Looking for an Honest, Courageous, European Politician

On Tuesday – I spoke at the European Parliament in Brussels for a committee of politicians and European Commission bureaucrats.  This is a summary of my remarks.


I am looking for an honest, courageous European politician.

Here is why.

The one consistent theme in the match-fixing scandals across European football – from Finland to Germany to Austria to Hungary to Italy to Greece to Slovakia to the Czech Republic – is that match-fixers from one of four Asian countries – Singapore, Malaysia, Thailand and Indonesia – have helped fixed matches. 

To be completely clear: their criminals have come to our countries and fixed our sports.

I mean no disrespect to the people of the Singapore, Malaysia, Thailand or Indonesia.  They have created superb societies.    However, their governments are failing to stop their criminals from traveling around the world helping to ruin our sports.

A message must be sent to the governments of these countries: arrest your criminals or you are not welcome in international sports.

The European Union has financed all kinds of expensive anti-match-fixing education programs.

European police forces have arrested many of the European players and fixers.

The governments of Singapore, Malaysia, Thailand and Indonesia have contented themselves in playing public relations games.

The Singaporeans recently arrested one of their major match-fixers not as a fixer, but as a terrorist.  Thereby stopping him from testifying publicly to the full potential extent of his network.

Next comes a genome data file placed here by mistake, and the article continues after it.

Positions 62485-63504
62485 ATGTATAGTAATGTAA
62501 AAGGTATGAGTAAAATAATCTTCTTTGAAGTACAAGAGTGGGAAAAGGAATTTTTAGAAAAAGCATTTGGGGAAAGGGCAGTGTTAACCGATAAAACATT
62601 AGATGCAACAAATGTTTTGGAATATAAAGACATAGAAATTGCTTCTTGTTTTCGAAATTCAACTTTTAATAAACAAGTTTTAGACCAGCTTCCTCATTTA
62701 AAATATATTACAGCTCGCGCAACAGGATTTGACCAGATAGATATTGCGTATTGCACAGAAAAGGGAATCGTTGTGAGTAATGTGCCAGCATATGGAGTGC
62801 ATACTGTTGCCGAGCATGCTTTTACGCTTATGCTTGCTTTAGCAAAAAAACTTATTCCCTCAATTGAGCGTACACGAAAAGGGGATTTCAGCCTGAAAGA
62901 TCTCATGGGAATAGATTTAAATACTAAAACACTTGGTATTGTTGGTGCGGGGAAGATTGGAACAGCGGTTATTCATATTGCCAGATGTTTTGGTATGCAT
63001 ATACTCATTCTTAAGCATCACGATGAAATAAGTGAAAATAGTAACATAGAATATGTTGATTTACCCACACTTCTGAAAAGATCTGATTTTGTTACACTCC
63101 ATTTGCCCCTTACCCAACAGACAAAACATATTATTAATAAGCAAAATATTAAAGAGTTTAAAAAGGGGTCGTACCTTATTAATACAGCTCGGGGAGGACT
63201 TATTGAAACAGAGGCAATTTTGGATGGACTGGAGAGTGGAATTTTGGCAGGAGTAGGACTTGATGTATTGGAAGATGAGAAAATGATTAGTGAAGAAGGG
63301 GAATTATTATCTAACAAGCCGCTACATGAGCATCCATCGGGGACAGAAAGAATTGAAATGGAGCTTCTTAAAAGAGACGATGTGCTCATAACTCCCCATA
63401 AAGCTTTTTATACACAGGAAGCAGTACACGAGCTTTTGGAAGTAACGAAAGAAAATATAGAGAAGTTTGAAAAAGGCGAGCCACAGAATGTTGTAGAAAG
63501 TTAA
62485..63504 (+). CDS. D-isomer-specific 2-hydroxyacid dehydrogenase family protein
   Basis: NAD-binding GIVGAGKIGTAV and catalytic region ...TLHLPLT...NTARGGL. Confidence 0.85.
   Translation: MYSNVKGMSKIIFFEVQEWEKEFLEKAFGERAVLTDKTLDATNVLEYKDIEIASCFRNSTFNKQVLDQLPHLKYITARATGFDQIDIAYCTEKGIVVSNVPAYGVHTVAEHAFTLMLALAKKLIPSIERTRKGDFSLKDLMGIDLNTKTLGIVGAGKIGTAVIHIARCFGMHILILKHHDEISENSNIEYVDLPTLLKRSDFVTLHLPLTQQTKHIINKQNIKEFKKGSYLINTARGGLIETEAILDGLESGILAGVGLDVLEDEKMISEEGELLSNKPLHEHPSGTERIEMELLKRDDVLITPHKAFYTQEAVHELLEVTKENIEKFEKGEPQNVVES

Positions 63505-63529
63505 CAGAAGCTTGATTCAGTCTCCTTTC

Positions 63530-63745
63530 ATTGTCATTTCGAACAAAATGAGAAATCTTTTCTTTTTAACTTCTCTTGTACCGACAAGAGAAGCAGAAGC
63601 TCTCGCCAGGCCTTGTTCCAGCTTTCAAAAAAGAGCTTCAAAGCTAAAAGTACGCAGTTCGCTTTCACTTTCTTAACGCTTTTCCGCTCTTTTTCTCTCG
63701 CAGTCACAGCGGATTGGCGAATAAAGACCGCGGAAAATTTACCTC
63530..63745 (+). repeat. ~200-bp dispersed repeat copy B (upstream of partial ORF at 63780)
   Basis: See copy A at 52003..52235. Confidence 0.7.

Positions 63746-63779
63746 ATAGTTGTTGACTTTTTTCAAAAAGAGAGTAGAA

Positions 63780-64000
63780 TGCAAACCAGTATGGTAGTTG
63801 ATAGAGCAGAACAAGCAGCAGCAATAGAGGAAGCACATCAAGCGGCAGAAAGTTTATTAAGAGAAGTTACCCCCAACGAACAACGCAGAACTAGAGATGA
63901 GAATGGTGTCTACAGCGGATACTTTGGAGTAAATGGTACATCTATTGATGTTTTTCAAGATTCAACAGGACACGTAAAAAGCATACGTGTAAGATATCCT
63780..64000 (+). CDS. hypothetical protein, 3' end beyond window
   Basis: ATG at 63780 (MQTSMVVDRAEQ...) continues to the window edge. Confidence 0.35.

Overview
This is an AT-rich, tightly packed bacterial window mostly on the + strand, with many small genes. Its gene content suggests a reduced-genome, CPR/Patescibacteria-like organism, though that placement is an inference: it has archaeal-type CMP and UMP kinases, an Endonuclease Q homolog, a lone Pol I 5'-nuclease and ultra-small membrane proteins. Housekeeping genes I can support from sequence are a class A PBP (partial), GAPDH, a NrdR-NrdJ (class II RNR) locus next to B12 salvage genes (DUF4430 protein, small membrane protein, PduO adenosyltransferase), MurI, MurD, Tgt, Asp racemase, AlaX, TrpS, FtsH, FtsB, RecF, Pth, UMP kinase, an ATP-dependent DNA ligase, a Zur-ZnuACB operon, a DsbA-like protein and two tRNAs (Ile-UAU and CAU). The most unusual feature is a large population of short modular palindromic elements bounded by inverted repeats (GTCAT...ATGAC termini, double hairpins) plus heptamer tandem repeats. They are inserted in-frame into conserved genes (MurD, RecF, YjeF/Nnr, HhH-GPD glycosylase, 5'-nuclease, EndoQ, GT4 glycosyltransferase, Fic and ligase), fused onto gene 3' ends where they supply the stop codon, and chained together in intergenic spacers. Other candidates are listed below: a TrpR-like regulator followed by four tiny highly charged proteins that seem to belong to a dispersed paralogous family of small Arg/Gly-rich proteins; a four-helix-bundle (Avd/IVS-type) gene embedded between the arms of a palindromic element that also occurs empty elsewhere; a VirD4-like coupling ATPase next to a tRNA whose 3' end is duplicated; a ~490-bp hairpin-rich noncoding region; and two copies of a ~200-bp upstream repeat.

This nonsense has to stop.

The best way to stop this nonsense is for a European politician to join me on the podium and to publicly urge the Singaporean, Malaysian, Indonesian and Thai governments to properly investigate the fixers in their countries, arrest them and then put them on public trial.

This is the same situation that European sport found itself in during the 1980s, when English football hooligans rampaged across the continent. Finally in 1985 after 39 Juventus fans were killed here in Brussels,  European authorities said to England, ‘No offense to your country, no offense to your football, no offense to the average Englishman – but the problem of hooliganism is largely your problem.  You are not welcome in our sport until you clean it up.’

Fair play to the English they largely did. Five years later, English football teams were allowed back into Europe.   There is still the odd, isolated case of hooliganism (as there will be with fixing), but the problem is much better than it was in the dark days of the 1980s.  After all, who better to arrest English football hooligans than English policemen?

Who better to investigate Asian match-fixers than Asian police?

If Singapore, Malaysia, Thailand and Indonesia do not take credible, transparent steps to convict match-fixers then they should be politely asked not to participate in international sports.   The International Olympic Committee, FIFA and other sporting bodies should be urged to suspend these countries until they stop their criminals from fixing international sports.

I began today’s remarks by asking for a courageous European politician.  Actually, I do not think much courage is needed.  For voters to finally hear the truth spoken about the scandals infecting European sport, would be extremely popular.  For voters to finally hear that match-fixing in football can largely be beaten, would be extremely popular.  For voters to finally hear that there is a European politician who cares about sport to risk some controversy, would be extremely popular.

I am looking for an honest, courageous European politician. European fans are waiting for an honest, courageous European politician. European sport needs an honest, courageous European politician.


Next week – more on what it is in the new book (and why you should buy it!), plus fresh revelations of the strange politics of the anti-match-fixing industry. 

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